iOS 18 Will Add These Two New Features to Your iPhone
iOS 18 is not expected to be unveiled until June, but there are already some rumors and expectations for the software update.
Below, we recap two new iPhone features that are expected to be included in iOS 18, including RCS support in the Messages app and Siri enhancements.
In November, Apple announced that it will support the cross-platform messaging standard RCS in the Messages app on the iPhone starting "later next year," so it will likely be an iOS 18 feature based on that timeframe.
RCS support should result in the following improvements to the default messaging experience between iPhones and Android devices:
- Higher-resolution photos and videos
- Audio messages
- Typing indicators
- Read receipts
- Wi-Fi messaging between iPhones and Android devices
- Improved group chats, including the ability for iPhone users to leave a conversation that includes Android users
- Improved encryption compared to SMS
These modern features are already available for iPhone-to-iPhone conversations with blue bubbles, via iMessage, and many of the features are also available in third-party messaging apps, such as WhatsApp and Telegram. RCS support on the iPhone will extend the features to green bubbles in the Messages app.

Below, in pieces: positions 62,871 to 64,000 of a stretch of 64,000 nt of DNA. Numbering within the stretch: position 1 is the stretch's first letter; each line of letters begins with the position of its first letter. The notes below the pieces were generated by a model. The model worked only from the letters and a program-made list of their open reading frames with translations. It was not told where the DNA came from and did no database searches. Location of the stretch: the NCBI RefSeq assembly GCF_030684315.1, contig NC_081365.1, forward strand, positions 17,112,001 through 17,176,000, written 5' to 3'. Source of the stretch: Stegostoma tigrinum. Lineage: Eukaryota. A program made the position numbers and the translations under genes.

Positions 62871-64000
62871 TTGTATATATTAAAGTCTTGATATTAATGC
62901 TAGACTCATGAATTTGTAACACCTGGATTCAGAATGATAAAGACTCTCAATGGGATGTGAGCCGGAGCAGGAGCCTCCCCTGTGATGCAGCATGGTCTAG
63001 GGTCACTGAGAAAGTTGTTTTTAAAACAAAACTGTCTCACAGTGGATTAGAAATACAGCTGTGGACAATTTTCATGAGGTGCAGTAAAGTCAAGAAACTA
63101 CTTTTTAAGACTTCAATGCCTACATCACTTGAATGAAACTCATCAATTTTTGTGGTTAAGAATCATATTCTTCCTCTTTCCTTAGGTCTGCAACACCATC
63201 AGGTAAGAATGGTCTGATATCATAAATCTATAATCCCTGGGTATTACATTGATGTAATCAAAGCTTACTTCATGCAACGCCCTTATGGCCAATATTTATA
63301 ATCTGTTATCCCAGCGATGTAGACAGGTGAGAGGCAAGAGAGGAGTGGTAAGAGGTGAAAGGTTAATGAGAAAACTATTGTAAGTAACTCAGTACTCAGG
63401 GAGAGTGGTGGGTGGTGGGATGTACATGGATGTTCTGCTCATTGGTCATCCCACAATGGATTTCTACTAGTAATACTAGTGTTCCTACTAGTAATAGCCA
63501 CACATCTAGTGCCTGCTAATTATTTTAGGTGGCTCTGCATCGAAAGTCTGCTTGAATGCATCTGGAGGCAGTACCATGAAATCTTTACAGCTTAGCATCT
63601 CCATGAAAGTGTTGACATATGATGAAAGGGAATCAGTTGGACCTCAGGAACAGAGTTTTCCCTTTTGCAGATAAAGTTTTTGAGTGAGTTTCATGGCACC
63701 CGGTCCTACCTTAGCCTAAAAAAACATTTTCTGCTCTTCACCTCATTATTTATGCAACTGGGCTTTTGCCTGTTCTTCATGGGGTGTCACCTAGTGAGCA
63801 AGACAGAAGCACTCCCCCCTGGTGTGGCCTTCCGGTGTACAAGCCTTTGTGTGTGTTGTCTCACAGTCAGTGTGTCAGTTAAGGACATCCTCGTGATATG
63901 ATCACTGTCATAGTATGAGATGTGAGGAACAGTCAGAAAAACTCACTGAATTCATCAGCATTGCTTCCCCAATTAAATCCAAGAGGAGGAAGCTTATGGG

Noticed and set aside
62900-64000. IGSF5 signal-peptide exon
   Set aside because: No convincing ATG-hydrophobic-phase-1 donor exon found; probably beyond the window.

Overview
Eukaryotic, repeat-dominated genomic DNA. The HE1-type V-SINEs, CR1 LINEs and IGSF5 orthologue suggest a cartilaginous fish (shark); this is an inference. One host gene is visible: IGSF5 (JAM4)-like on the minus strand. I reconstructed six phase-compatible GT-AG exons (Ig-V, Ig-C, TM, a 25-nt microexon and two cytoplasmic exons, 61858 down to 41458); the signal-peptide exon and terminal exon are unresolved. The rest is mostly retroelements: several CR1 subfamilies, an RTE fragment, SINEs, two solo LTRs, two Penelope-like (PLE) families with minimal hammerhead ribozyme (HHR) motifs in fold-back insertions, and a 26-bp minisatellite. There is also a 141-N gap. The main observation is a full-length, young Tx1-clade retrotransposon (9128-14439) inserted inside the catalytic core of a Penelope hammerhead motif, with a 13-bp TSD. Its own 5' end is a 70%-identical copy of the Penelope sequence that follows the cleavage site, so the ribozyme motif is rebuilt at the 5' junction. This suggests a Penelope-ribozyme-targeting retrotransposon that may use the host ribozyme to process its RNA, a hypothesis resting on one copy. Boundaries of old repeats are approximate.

Bloomberg's Mark Gurman expects iOS 18 to feature generative AI technology that "should improve how both Siri and the Messages app can field questions and auto-complete sentences." He said Apple has also explored generative AI features for other apps across its platforms, including Apple Music, Pages, Keynote, and Xcode.
The Information reported that Apple plans to incorporate large language models into Siri to let users automate complex tasks, a feature that would involve deeper integration with the Shortcuts app. The report said this feature is expected to be released in an iPhone software update coming in 2024, which would likely be iOS 18.
Generative AI surged in popularity last year when OpenAI released ChatGPT, a chatbot that can respond to questions and other prompts. Google and Microsoft released similar chatbots earlier this year, as more companies race into the space. The chatbots are trained on large language models, allowing them to respond like a human.